VOL. 131 | NO. 101 | Friday, May 20, 2016
New FESJC Director Hoping for Clear Skies, Big-Name Leaders
By Don Wade
Sometimes, the moments that determine your future are seemingly small. Only later can you put everything together and realize that’s when you really made your choice.
Fabian Gomez, 2015 FESJC champion, is among the returning players for this year’s tournament. The field also will include Phil Mickelson and former FESJC winner and No. 8 ranked Dustin Johnson.
(AP Photo/Mark Humphrey)
This is Darrell Smith’s first year as tournament director of the FedEx St. Jude Classic. Because he is only 33 years old, one could argue he got to this position quickly. But that’s not entirely true and does not take into account the fateful moment when he was 14 years old.
Smith, who would go on to play golf at Bartlett High School, had been angling for a job at Quail Ridge Golf Course. He was there on Thanksgiving morning when the man with the power to make that happen asked him point blank:
“Do you want a job?”
“Yeah,” young Darrell said.
So he did. And he called his mom and told her he wouldn’t be making it home for Thanksgiving dinner.
He has been working in golf ever since.
“I really don’t know anything different than golf,” said Smith, who succeeds longtime tourney director Phil Cannon, who resigned in the fall but will remain involved as a consultant; Cannon is still undergoing treatment for cancer.
It was Cannon, of course, who gave Smith a job as an intern at the tournament back in 2005 when he was finishing up his degree at the University of Tennessee. When Smith says he did a little bit of everything, he’s not kidding. Among his jobs: sorting and distributing the 1,800 volunteer uniforms, collecting the artwork for all the tournament’s publications and managing the supply warehouse.
All of it proved to be a good training ground. From 2006 to 2009, Smith was operations director for the FESJC, then worked a couple of years as director of operations for the PGA’s Byron Nelson tournament in Irving, Texas.
Smith returned to the FESJC as tournament manager in 2011 and worked closely with sponsors as FedEx returned to the role of title sponsor.
This year’s field is headed by Phil Mickelson, who is making his fourth straight appearance in Memphis; 2012 champion Dustin Johnson; Brooks Koepka; and last year’s champion, Fabian Gomez. In all, the field currently has 19 players who have scored at least one tournament victory in the past two seasons.
Through May 18, Dustin Johnson was ranked eighth in the Official World Golf Rankings, Mickelson was 17th and Koepka 19th.
The 2016 U.S. Open is in Oakmont, Penn., from June 16-19 and, as usual, the FESJC at TPC Southwind is played the previous weekend – June 9-12. Smith is hopeful that they can draw more players because the U.S. Open is closer than it was last year when it was played at Chambers Bay in Washington.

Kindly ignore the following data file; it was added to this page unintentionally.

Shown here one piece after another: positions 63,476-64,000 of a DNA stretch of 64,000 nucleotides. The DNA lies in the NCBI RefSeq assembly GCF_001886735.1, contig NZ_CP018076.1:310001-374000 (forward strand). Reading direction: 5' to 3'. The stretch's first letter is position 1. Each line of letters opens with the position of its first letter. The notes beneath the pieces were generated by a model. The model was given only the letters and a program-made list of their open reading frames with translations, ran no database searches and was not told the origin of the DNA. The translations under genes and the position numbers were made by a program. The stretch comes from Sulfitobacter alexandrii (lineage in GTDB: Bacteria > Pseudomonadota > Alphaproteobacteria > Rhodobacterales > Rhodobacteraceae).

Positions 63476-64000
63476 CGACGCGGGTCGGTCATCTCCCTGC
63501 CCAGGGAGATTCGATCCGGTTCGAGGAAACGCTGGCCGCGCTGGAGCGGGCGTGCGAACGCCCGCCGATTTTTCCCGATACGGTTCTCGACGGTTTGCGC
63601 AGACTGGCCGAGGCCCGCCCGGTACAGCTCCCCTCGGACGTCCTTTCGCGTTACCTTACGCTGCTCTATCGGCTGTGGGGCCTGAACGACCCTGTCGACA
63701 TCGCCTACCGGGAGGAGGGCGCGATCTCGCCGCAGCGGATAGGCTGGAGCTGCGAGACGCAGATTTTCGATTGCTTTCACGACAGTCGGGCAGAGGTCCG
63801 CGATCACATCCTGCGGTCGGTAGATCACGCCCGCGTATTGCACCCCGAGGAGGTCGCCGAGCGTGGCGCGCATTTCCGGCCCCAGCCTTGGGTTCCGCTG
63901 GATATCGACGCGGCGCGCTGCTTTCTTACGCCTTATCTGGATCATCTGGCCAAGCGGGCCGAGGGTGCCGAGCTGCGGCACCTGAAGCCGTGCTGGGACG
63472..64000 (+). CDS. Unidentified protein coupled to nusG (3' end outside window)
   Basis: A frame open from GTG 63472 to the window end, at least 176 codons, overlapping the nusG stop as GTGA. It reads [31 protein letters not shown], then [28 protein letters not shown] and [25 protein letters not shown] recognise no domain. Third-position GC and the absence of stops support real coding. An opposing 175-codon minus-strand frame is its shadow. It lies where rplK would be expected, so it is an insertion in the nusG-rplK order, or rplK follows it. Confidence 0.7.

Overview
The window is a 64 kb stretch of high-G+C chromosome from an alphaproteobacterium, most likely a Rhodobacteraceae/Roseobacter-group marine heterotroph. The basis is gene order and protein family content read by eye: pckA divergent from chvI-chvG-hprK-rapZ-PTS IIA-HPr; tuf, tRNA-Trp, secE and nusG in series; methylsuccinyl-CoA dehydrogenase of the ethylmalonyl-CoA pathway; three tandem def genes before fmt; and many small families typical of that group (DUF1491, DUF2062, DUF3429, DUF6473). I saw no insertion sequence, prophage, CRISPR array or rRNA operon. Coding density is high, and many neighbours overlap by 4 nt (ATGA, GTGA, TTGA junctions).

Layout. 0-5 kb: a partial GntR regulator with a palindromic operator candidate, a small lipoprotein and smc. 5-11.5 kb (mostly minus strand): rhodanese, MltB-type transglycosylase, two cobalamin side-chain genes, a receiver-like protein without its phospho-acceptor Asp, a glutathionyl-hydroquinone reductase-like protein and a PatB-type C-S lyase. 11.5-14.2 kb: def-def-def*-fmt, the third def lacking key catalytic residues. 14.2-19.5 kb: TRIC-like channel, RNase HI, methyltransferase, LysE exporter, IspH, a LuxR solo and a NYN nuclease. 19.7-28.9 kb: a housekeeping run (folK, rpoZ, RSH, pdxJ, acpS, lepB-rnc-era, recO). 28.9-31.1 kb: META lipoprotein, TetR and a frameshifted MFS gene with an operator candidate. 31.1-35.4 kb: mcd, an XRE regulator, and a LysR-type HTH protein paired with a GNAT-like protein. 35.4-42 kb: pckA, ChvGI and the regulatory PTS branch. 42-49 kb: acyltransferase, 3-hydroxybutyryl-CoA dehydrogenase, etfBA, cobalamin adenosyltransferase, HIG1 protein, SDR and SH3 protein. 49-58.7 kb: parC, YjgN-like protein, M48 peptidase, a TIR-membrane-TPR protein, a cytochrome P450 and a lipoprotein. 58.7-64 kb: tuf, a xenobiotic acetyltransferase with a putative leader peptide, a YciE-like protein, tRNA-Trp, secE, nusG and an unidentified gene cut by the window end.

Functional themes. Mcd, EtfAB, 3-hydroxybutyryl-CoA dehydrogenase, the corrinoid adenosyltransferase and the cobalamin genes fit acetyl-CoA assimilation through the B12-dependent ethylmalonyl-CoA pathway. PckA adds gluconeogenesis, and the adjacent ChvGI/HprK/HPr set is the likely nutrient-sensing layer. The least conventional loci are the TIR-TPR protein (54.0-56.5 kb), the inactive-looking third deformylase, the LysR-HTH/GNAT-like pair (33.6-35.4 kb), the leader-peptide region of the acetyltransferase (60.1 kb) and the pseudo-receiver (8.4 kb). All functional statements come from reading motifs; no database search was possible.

“It could be an improved field from last year,” Smith said. “On the flip side, it’s a crazy year in professional golf because the Olympics are going to be pretty impactful.”
The Olympic golf dates are Aug. 11-14. So there are a lot of major events on the schedule, with The Open Championship at St. Andrews July 14-17, and the PGA Championship two weeks later in New Jersey.
Smith has his dream scenario for the weekend, and it starts with warmer weather beginning now. On a recent morning that was both unseasonably cool and gray, head golf course superintendent Jim Thomas was expressing hope that the “150 rule” would soon come into play.
“Add up the day’s high temperature and low and you get 150,” Thomas said, noting that the course grass could use some more growing. “Right now, you’re not having to mow your yard very often. I need you to have to mow.”
As for tournament weekend, Smith first hopes for dry conditions. But when he allows himself to get greedy, he sees Mickelson and Johnson paired together and atop the leaderboard come Sunday.
That said, all his prior experience also has taught him that this is more than a golf tournament, more than shot-making and the “oohs” and “ahs” inspired by long, straight drives and delicate chips out of the bunker rolling onto the green and near the hole.
“I don’t think we’re in the golf business,” Smith said. “We’re in the community business. Golf is the focus and what happens inside the ropes is what people will remember, but we want to be the largest outdoor festival that we can be.”
And that can happen without him even missing Thanksgiving dinner.